Endometriosis refers to the condition in which cells making up the lining of the uterus (the endometrium), break away and grow outside the uterine cavity, implanting themselves in the pelvis. These implants can occur in many locations within the pelvis, including the ovaries, cervix, appendix, bowel, bladder, and ligaments of the uterus.
Like the regular lining of the uterus, these implants respond to hormonal stimulation and can cause bleeding in the pelvic cavity. Unlike normal menstrual bleeding, implant bleeding cannot leave the body through the vaginal opening during menstruation. Instead, blood from the endometrial implants remain trapped in the pelvis where it can cause inflammation, cysts, scar tissue, and other structural damage to the many tissues and organs in this area.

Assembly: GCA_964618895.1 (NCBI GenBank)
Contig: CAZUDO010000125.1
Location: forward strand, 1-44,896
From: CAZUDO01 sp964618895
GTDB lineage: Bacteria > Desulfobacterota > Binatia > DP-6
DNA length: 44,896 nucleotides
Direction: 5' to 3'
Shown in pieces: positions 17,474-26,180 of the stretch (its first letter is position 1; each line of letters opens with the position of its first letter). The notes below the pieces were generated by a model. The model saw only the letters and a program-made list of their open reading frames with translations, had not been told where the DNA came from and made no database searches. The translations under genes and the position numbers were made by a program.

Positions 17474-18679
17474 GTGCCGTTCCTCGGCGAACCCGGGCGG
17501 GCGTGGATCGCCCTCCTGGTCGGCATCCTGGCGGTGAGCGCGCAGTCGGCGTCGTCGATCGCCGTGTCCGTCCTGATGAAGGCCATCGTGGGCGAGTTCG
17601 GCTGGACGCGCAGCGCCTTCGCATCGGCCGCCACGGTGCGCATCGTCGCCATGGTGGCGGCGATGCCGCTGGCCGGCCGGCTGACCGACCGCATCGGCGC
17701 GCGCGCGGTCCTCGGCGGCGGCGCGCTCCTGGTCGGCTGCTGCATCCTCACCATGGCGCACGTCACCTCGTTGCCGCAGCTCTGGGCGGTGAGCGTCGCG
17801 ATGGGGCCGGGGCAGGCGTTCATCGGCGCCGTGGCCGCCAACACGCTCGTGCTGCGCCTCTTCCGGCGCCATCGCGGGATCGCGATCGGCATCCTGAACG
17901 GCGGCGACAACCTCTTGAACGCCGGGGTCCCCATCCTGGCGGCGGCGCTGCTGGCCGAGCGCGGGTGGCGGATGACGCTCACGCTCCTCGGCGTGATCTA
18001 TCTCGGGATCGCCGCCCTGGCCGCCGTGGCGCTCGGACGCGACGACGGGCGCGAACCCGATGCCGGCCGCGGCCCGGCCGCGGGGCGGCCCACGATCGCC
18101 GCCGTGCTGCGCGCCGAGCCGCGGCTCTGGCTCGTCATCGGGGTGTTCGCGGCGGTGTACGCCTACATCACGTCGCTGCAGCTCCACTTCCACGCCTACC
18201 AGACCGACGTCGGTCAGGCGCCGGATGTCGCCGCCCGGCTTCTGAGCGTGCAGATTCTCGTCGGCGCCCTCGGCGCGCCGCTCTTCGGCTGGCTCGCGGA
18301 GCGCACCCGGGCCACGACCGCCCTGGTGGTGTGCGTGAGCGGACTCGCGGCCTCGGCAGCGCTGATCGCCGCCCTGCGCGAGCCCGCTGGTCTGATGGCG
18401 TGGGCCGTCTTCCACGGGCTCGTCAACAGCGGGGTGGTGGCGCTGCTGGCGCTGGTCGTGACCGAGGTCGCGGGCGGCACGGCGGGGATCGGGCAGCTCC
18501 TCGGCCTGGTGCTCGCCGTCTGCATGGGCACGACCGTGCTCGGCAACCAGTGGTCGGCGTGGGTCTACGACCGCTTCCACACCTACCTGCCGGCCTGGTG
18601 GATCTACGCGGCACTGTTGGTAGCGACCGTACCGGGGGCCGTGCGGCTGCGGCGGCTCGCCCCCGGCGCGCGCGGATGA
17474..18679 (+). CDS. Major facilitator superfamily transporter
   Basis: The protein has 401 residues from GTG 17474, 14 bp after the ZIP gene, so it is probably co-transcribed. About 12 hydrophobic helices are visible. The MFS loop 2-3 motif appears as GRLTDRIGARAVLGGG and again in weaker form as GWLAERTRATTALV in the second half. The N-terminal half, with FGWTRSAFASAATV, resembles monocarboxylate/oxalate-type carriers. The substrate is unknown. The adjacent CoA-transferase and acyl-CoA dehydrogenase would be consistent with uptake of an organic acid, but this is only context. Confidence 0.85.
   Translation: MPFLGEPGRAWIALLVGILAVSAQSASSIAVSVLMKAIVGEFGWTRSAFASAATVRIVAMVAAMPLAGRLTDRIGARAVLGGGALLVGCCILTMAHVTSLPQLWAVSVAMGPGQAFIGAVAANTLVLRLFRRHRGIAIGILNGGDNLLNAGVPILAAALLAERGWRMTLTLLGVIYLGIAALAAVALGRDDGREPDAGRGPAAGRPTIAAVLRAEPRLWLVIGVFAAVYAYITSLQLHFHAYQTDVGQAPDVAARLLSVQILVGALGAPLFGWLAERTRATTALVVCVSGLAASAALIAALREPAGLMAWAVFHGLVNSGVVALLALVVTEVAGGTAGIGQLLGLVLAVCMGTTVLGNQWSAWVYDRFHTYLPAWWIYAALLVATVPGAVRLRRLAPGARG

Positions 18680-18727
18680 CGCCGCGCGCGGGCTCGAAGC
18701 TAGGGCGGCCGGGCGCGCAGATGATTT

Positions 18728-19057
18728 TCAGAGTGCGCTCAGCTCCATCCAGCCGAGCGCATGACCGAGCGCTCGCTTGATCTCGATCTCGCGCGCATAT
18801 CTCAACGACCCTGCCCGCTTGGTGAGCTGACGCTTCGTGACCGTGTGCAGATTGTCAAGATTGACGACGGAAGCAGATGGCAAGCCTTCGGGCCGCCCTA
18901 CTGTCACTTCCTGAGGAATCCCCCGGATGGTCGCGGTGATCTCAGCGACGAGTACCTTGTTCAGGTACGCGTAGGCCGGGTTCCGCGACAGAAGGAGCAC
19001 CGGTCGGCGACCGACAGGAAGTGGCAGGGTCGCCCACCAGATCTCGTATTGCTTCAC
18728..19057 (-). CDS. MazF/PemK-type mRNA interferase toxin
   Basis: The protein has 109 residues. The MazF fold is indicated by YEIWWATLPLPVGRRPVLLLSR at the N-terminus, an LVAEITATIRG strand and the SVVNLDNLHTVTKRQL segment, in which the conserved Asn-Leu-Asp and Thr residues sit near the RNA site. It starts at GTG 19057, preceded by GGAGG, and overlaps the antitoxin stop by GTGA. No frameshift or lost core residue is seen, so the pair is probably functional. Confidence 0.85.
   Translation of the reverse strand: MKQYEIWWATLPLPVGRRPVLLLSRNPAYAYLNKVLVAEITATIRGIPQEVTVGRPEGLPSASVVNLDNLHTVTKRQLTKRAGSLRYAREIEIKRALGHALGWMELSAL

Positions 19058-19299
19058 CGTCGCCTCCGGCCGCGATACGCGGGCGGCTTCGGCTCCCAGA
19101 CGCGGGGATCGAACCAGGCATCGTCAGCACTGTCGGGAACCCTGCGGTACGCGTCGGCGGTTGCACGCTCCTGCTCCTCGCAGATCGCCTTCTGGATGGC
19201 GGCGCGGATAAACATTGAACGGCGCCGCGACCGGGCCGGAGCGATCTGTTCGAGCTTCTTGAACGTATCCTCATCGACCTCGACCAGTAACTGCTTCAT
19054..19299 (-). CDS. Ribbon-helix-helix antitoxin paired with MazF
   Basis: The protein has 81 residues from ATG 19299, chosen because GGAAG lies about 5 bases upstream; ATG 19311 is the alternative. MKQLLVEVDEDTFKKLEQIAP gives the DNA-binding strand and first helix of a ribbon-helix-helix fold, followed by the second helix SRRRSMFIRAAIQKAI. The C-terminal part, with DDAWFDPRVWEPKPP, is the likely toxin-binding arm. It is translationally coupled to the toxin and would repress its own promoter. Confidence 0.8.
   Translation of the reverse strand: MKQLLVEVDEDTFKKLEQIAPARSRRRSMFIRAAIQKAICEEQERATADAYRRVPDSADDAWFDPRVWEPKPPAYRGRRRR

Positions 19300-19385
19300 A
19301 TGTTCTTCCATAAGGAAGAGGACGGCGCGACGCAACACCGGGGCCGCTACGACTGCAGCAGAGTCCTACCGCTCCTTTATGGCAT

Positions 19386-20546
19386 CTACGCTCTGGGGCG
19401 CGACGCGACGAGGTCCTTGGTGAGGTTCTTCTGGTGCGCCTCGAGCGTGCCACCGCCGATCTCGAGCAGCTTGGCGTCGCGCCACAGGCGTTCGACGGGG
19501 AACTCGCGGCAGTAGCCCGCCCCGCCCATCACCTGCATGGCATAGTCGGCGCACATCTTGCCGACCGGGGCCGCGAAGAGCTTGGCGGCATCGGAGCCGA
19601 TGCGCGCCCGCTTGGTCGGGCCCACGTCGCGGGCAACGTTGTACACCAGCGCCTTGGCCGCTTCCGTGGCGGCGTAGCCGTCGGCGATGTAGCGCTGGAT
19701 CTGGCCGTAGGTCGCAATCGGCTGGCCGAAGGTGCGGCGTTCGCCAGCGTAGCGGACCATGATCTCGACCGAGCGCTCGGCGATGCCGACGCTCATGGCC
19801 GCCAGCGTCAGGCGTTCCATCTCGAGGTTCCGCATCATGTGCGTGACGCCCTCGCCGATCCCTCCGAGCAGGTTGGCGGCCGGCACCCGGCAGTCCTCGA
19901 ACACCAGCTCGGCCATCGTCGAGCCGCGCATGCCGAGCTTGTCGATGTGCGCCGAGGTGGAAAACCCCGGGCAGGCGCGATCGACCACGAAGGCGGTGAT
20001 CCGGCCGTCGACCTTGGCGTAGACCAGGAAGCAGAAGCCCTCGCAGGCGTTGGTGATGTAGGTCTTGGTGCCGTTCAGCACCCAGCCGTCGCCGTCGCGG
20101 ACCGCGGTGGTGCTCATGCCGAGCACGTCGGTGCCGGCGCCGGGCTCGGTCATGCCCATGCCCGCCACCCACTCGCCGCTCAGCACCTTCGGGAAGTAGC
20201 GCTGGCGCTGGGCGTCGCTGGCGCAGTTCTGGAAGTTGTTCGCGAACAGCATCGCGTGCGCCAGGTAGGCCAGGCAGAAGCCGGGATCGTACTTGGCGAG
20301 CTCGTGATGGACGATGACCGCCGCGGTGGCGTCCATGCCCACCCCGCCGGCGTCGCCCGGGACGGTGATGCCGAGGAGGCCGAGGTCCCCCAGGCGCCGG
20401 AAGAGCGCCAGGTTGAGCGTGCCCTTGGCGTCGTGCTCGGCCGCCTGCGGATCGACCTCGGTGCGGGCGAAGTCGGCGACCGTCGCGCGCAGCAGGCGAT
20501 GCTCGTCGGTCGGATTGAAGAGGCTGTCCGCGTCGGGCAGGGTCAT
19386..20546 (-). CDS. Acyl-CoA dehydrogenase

The endometrial implants can assume a variety of shapes and colors. Fibrous tissue often grows around these lesions, giving them a puckered appearance. In advanced cases, adhesions (scar tissue) develop around the implants. The scar tissue can be so dense that it obliterates the normal pelvic structures. Endometrial implants on the ovaries can cause painful ovarian cysts.
Endometriosis is a relatively common problem, affecting as many as five million American women (up to 15 percent of the female population). Women in their 30s and 40s are most likely to have endometriosis. Endometriosis causes chronic pain and damage to the reproductive system, and can hamper childbearing. In fact, 20 to 66 percent of women with endometriosis experience infertility.